The teenage brother of Britain's youngest convicted terrorist along with a friend is thought to have fled to Syria in an attempt to join dreaded Islamic State militants over the Easter holiday break.
17-year-old Hassan Munshi, believed to be of Pakistani-origin, and his friend have vanished from the West Yorkshire town of Dewsbury last week, becoming the latest young British Muslims to have left their homes and families for the jihadist insurgency, 'The Times' newspaper reported.
Hassan's brother, Hammaad Munshi, was 15 when he was arrested by counter-terrorism police in 2006 and later convicted over his role in a plot to murder non-Muslims.
The brothers' grandfather, Yakub Munshi, an Islamic scholar believed to be of Pakistani-origin and based in the town of Dewsbury in northern England, was the driving force behind the creation of the town's first Sharia court and is the head of a mosque in the city.
It is understood that Hassan and his friend Talha Asmal, a student who was a neighbour of the Munshis and is also thought to be 17, have been missing for several days.
Their families grew worried and contacted police when they were unable to make contact with their mobile phones.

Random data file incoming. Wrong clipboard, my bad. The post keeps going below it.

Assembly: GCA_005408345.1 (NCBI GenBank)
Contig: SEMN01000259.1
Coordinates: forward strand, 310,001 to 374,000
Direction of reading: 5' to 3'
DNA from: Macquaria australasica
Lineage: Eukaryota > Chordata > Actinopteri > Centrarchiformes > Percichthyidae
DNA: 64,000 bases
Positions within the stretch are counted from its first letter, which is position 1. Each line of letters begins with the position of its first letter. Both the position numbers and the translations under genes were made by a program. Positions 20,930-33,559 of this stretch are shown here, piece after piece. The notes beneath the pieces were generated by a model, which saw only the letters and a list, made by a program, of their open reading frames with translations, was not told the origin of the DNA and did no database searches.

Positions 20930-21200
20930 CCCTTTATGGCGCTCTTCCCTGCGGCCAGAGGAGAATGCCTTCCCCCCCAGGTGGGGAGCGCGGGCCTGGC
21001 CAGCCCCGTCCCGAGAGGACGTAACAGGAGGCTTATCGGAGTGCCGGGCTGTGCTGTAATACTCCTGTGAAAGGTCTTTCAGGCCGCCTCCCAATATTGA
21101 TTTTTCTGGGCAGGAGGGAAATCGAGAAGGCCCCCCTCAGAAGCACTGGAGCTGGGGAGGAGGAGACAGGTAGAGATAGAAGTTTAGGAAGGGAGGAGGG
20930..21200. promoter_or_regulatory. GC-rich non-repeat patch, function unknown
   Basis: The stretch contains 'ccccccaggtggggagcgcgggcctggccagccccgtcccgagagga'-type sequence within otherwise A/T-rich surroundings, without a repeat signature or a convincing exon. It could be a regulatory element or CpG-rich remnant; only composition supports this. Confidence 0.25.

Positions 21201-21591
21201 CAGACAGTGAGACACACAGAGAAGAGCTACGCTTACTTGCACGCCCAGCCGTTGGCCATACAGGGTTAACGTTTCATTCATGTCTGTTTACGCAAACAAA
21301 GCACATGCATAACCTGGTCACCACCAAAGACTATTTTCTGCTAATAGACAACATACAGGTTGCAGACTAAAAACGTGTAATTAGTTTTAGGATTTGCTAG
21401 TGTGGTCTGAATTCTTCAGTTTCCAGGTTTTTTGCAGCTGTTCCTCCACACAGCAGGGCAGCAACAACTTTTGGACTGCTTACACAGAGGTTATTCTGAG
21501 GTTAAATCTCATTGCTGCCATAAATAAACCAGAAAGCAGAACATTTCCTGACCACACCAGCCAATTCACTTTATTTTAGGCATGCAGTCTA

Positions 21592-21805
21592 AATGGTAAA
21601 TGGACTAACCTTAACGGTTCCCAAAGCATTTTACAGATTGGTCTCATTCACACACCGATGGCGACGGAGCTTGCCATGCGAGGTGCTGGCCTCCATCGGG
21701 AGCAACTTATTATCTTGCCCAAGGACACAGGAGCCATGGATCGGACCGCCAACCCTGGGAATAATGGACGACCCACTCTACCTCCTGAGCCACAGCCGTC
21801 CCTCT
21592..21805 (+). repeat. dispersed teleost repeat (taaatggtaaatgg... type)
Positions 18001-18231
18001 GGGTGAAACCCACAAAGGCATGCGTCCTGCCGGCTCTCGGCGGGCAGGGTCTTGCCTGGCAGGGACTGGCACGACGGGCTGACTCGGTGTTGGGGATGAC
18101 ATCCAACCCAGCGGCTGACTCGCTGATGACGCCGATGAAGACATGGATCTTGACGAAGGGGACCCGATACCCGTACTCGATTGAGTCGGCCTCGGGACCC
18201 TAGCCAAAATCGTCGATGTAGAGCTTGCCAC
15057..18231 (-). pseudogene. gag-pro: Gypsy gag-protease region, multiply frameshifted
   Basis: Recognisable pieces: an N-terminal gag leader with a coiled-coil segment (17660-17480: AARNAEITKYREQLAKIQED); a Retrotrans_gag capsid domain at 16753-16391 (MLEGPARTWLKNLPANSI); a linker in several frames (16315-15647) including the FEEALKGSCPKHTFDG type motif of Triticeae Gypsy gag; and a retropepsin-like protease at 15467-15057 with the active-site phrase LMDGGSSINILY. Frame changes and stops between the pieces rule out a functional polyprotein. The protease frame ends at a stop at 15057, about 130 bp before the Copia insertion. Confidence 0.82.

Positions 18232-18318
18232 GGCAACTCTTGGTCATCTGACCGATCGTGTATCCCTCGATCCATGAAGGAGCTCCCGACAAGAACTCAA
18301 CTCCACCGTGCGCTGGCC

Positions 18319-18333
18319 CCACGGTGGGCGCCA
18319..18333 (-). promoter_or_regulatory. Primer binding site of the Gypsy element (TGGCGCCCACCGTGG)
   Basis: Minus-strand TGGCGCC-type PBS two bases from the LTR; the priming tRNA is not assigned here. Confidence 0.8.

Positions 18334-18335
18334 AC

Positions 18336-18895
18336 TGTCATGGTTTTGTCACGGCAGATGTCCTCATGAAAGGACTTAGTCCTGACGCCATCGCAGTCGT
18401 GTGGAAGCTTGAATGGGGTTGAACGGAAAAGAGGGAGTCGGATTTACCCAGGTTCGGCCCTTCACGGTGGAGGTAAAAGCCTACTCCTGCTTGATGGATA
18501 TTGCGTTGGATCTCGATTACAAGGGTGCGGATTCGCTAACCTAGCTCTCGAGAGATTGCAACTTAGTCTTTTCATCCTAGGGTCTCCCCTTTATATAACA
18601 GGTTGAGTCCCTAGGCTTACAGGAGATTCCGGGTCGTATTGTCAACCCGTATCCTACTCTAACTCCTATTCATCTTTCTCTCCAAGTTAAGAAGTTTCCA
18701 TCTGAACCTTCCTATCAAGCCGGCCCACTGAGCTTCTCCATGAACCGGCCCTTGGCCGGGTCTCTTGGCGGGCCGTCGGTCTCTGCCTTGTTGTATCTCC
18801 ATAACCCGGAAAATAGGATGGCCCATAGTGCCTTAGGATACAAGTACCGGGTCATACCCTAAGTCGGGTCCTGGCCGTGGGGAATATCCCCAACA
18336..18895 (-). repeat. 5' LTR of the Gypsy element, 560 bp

Talha is believed to have told his family that he would be away for a few days on a school trip.
Warnings were sounded across British schools last week that the Easter holidays provided a "window of opportunity" during which radicalised young Muslims might seek to flee Britain.
Efforts to trace the missing Dewsbury teenagers initially focused on the Turkish side of the Syrian border, but British authorities are understood to believe that both are now in Syria.
Scotland Yard are yet to confirm the reports but 'The Times' report claims that the missing teenager is the younger relative of Hammad Munshi, who was jailed over his terror leanings.
A judge at Old Bailey court in London said while sentencing the teenager in 2008 that his head had been filled with "pernicious and warped ideas" which led to his involvement in a plan to kill non-believers.
He was freed in 2009 after serving half of a two-year term.